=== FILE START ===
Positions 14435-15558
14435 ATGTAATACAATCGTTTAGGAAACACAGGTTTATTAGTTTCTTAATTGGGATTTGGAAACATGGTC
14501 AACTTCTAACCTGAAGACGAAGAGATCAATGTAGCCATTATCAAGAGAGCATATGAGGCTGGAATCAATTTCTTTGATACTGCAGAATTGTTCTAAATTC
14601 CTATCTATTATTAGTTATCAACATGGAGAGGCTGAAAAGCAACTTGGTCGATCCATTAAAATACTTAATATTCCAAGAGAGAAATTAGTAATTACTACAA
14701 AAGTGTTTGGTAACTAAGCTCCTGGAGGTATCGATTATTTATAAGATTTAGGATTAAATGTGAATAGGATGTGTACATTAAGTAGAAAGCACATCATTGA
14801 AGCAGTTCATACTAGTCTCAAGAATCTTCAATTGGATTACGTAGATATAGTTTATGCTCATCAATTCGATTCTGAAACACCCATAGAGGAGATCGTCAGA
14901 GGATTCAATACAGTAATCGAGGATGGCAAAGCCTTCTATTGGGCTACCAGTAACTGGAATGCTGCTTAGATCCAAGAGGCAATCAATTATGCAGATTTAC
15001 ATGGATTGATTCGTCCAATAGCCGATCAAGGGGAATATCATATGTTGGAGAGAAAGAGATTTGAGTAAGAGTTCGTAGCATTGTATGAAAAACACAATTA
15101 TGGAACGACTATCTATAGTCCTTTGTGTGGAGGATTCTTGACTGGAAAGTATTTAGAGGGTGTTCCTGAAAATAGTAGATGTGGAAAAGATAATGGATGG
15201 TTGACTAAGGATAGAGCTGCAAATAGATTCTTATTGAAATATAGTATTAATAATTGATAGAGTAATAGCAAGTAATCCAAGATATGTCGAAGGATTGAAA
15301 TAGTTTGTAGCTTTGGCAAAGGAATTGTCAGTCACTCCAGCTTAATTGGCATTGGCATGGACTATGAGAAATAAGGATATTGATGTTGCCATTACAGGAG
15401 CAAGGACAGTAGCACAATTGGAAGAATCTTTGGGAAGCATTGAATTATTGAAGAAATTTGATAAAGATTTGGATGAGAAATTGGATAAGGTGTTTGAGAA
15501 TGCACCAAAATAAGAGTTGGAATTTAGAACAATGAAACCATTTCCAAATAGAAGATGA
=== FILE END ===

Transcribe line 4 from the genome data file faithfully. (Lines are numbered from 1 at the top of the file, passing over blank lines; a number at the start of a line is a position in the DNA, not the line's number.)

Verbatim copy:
14601 CTATCTATTATTAGTTATCAACATGGAGAGGCTGAAAAGCAACTTGGTCGATCCATTAAAATACTTAATATTCCAAGAGAGAAATTAGTAATTACTACAA